Much of that reputation comes from radio being tough to track. On one hand, radio does work. Businesses do notice an increase in sales when they add radio to the mix. However, radio doesn’t test well. In surveys and other tracking methods, radio tends to be the one with the dismal scores.
A good friend of mine, who’s also a marketing consultant but before that she sold radio for many years, has a theory about that. She says radio works on a subconscious or unconscious level. People remember the ad, but not that they heard it on the radio. So, they tend to credit a different medium for the ad, like the yellow pages. Yellow pages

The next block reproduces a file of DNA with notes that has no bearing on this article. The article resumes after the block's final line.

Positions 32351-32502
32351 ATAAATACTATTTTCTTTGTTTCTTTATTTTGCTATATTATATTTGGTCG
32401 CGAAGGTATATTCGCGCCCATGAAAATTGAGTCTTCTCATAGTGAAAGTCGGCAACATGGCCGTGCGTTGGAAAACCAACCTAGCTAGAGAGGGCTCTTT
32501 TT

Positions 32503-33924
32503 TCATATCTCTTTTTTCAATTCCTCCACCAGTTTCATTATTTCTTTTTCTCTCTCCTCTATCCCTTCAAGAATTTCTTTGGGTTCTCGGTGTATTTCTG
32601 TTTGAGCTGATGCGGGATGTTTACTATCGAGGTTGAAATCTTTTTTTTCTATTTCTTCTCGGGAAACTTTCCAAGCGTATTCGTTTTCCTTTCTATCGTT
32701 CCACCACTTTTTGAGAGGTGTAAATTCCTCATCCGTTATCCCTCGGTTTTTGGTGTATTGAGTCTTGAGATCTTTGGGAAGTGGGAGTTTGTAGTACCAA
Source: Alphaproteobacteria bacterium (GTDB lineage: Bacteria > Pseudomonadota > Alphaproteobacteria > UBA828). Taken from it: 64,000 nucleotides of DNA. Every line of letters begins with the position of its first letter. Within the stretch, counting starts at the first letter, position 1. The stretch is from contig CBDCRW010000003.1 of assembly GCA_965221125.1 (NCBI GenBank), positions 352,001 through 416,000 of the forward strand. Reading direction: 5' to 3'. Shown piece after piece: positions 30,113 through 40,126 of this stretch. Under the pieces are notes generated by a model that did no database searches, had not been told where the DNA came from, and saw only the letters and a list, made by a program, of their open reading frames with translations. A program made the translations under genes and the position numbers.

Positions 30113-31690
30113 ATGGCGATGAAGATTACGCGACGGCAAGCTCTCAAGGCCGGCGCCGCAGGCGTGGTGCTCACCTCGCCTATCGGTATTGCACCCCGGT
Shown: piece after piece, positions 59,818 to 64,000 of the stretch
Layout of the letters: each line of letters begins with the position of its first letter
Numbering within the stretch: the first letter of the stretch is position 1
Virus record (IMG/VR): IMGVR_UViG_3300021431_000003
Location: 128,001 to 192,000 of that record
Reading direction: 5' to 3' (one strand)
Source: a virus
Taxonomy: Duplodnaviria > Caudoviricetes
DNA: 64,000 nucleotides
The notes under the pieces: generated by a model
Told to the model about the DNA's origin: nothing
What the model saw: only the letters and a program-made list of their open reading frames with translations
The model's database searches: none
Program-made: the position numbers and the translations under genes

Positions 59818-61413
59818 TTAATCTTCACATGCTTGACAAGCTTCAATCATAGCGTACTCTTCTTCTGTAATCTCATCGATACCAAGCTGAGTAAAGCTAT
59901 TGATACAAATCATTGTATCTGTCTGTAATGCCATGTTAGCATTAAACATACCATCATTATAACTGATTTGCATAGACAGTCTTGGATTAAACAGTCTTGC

Regardless, radio should not be ignored because it does work. And many marketing consultants will probably tell you radio is an excellent medium to reach a local market.
However, I feel there are possibilities beyond merely reaching local customers.
Internet radio shows are starting to take off in a big way. That means advertising and sponsorship opportunities are also taking off. In addition, “offline” methods have been shown to be pretty effective at driving traffic online. If increasing Web traffic is your goal, using traditional media outlets to increase traffic should be a part of your mix.